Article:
Wait. We're not the smartest of them all? Turns out there was a hominid species before us with a brain a quarter larger than our own. So why isn't anyone talking about it?
"The history of evolutionary studies has been dogged by the intuitively attractive, almost irresistible idea that the whole great process leads to greater complexity, to animals that are more advanced than their predecessors," write Gary Lynch and Richard Granger in this month's Discover magazine. "We're drawn to the idea that we are the end point, the pinnacle not only of the hominids but of all animal life."
The whole idea that we survived as a species due in large part to our wits goes out the window when you bring in these mysterious, big brained hominids. So who were they and what happened to them?
Boskop bone fragments were discovered in 1913, after two farmers in a small South African town by the same name found a rather strange looking skull while digging in a drainage ditch. The skull, which was dated 10,000-30,000 years old, made its way to S.H. Haughton, one of South Africa's few formally trained paleontologists at the time, who found that this human-like skull was capable of protecting a brain 25 percent larger than our own.
Now just think, our brains are said to be 25 percent larger than those of the now defunct Homo erectus. If we were able to accomplish so much with a brain 25 percent larger than a Homo erectus, what could a brain 50 percent larger do? Try wrapping your now miniscule brain around that.
What's weirder is that with further examination, it was discovered that whatever genus owned the skull also had small, childlike features — a Boskop face only takes up 1/5 of its cranium size, while a typical European adult face takes up roughly 1/3 of its cranium size.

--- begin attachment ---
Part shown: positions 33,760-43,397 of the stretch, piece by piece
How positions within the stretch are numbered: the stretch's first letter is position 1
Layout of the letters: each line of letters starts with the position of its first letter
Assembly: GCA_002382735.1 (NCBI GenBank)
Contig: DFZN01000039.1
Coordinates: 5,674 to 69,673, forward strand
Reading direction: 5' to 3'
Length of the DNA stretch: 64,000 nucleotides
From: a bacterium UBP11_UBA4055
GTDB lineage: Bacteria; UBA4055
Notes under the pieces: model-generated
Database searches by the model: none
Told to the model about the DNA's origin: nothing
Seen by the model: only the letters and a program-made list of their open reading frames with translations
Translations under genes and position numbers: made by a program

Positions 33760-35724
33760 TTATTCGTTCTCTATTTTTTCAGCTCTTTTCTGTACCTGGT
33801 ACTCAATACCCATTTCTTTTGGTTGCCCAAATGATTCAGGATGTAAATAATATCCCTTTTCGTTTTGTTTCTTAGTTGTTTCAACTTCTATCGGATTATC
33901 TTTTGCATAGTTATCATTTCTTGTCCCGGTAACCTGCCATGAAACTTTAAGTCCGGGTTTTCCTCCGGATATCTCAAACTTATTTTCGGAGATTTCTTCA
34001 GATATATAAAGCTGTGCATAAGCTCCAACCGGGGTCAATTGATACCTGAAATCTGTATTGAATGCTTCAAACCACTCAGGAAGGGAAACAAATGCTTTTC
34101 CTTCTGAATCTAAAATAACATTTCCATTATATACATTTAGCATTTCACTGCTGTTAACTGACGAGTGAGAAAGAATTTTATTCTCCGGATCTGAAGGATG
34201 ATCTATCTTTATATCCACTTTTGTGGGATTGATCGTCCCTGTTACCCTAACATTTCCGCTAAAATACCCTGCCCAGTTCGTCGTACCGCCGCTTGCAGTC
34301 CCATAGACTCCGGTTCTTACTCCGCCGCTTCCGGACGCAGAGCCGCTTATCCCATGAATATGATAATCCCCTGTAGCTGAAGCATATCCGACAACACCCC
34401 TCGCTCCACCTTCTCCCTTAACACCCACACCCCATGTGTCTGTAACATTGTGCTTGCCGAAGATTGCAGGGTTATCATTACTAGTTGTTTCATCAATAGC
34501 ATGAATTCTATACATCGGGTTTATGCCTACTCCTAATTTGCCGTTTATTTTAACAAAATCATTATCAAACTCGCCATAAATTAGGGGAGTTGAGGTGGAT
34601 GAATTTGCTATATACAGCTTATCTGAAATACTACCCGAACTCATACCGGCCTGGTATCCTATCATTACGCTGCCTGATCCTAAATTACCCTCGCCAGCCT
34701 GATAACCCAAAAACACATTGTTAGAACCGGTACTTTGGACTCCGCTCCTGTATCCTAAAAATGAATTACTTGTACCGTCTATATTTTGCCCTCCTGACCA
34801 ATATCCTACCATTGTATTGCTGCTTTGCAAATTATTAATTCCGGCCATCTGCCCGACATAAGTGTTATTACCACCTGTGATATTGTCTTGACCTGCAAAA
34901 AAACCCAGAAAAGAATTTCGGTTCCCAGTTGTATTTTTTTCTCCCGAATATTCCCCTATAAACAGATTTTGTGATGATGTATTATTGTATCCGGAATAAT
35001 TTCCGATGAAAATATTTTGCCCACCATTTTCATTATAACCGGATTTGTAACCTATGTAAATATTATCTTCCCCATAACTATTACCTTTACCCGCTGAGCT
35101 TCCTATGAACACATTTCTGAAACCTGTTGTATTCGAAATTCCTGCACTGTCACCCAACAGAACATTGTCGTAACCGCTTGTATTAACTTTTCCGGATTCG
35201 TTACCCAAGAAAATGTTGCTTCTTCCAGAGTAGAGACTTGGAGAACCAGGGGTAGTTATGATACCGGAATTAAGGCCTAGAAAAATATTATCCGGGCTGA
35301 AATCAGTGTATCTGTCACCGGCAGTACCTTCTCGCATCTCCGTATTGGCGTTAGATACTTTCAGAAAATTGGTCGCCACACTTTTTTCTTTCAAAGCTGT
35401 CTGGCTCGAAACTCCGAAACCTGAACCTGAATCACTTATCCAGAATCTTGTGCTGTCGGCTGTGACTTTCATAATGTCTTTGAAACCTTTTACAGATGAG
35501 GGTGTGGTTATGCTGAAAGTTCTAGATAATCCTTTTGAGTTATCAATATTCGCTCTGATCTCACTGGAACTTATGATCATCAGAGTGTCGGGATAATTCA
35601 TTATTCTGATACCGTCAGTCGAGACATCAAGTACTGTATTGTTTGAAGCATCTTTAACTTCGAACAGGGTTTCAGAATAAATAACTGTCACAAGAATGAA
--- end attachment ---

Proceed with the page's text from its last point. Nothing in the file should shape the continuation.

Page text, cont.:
Big head, small face? Sounds familiar, eh?
Lynch and Granger, who wrote about Boskops in their book Big Brain: The Origins and Future of Human Intelligence note in their Discover article that we aren't the only ones to think of stereotypical extraterrestrials when we hear about Boskop characteristics. American anthropologist and naturalist Loren Eiseley wrote about this very idea in his book, The Immense Journey in 1958. "Back there in the past, ten thousand years ago. The man of the future, with the big brain, the small teeth. He lived in Africa. His brain was bigger than your brain. His face was straight and small, almost a child's face."
Lynch and Granger argue about all the possible ways the extra girth in the Boskop brain may have lead to their demise. We don't want to spoil this great read, but our money is on the whole alien theory. Maybe Boskops didn't go extinct, but rather they fled when things got too rough? Wouldn't that be the smart thing to do?
What Happened to the Hominids Who Were Smarter Than Us? [Discover]